Abstract: Being and Becoming Adoptive Parents: Experiences of Lesbian, Gay, Bisexual, and Transgender (LGBT) Adoptive Parents (Society for Social Work and Research 14th Annual Conference: Social Work Research: A WORLD OF POSSIBILITIES)

51P Being and Becoming Adoptive Parents: Experiences of Lesbian, Gay, Bisexual, and Transgender (LGBT) Adoptive Parents

Friday, January 15, 2010
* noted as presenting author
Suzanne Brown, MSW , Case Western Reserve University, Doctoral Candidate, Cleveland, OH
Susan E. Smalling, MSW , Case Western Reserve University, Doctoral Candidate, Cleveland, PA
Scott Ryan, MSW, MBA, PhD , University of Texas at Arlington, Dean and Professor, Arlington, TX
Background/Purpose: While lesbian, gay, bisexual and transgender (LGBT) individuals are increasingly adopting children, little is known about their experiences of adoption (Ryan & Whitlock, 2007). Previous research suggests that LGBT potential adoptive parents experience legal barriers to adoption and agency practices that are overtly or covertly discriminatory against adoption by LGBT individuals (Ryan, Pearlmutter, & Groza, 2004). The purpose of the present study was to examine the barriers, challenges, and joys of adoption for LGBT adoptive parents.

Methods: The qualitative data analyzed for this paper are part of a larger cross-sectional survey study of 182 adoptive LGBT parents. Participants were asked to write three short statements describing the biggest barriers or challenges they faced in their efforts to become a LGBT adoptive parent, the three biggest challenges they now face as an LGBT adoptive parent and to describe the three biggest joys they have experienced as an LGBT adoptive parent. The sample was 54.5% female and over 90% white; 92 identified as lesbian, 76 as gay, 5 as bisexual, 5 as homosexual, and 4 did not specify. The data were analyzed using grounded theory coding techniques and independent coders. The themes, relationships among themes, and direct quotations of participants constitute the results of this study.

Results: Parents identified LGBT specific barriers to becoming adoptive parents. At the structural level, parents reported discriminatory adoption laws and uncertainties regarding second parent adoption. At the organizational level, parents reported child welfare and private adoption agencies discouraging LGBT individuals from adopting or restricting available children to those with special needs (Gianino, 2008). Further, many parents reported both a lack of accessible and reliable information about the adoption process as well as role models to guide and mentor them. Interpersonally, parents reported that adoption professionals, birth parents and their own families questioned their ability to parent based on their sexual orientation. Challenges included living with legal fears and struggles as parents attempted to finalize initial and second parent adoption, and concerns about stigma for their children and families in the school and community. LGBT specific joys included being a role model to other parents and unanticipated increased extended family involvement and support.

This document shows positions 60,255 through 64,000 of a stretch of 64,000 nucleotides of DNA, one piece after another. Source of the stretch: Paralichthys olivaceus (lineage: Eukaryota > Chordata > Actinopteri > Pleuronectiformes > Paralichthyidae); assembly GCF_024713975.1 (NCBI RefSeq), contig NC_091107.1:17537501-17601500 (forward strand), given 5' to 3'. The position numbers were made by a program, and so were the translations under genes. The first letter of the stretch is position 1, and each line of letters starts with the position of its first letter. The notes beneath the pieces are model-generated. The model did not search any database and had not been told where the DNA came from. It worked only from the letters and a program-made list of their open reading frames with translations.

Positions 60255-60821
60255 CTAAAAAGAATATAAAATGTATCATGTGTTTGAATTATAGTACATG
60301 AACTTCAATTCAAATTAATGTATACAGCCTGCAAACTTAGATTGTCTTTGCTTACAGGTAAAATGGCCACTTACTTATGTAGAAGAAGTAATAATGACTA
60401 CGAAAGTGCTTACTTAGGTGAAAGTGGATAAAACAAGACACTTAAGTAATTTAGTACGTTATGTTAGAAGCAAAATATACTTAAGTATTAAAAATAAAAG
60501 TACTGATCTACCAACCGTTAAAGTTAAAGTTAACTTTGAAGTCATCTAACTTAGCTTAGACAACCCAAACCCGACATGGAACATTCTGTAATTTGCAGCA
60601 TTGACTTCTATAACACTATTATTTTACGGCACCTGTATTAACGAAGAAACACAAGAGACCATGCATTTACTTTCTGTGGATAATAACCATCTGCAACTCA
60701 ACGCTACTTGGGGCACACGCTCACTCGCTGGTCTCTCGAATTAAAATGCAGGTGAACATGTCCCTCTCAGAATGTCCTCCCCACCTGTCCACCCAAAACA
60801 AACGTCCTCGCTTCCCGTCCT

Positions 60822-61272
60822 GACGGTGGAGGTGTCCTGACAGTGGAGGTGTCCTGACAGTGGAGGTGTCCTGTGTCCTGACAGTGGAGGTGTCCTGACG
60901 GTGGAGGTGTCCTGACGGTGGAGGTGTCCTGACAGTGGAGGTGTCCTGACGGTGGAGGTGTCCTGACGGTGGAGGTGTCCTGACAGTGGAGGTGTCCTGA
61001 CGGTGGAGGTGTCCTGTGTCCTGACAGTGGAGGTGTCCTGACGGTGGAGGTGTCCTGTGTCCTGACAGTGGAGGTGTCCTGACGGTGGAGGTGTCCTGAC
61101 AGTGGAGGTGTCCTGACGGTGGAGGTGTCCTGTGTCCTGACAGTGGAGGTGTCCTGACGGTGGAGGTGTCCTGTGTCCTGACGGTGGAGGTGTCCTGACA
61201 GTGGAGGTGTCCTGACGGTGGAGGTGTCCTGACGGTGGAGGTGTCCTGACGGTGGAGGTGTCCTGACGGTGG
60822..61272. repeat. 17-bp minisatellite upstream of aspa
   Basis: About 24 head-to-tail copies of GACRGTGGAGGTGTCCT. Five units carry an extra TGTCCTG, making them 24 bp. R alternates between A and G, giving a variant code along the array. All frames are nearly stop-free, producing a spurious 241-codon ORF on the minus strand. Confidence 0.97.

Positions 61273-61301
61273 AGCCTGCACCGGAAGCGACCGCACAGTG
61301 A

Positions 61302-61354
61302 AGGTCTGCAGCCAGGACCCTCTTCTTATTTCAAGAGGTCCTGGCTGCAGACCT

Conclusions/Implications: Results of this study support previous literature (Shelley-Sireci & Ciano-Boyce, 2002) suggesting that adoption practices with LGBT potential adoptive parents are at times discriminatory and ambiguous in many agencies and areas of the country. While adoption of a child is not a legal right for anyone (CWLA, 2000), practitioners should evaluate LGBT potential adoptive parents on the potential strengths they bring to the adoption process rather than their sexual orientation (Ryan, 2007, p. 129). To address this, agency policies must be clear and unambiguous in their approach to LGBT potential adoptive parents. Practice guidelines should be established for adoption professionals working with LGBT adoptive parents and opportunities provided for practitioners to enhance their practice skills in working with this population. Future research should examine the challenges and joys as LGBT adoptive families as their support systems develop over time.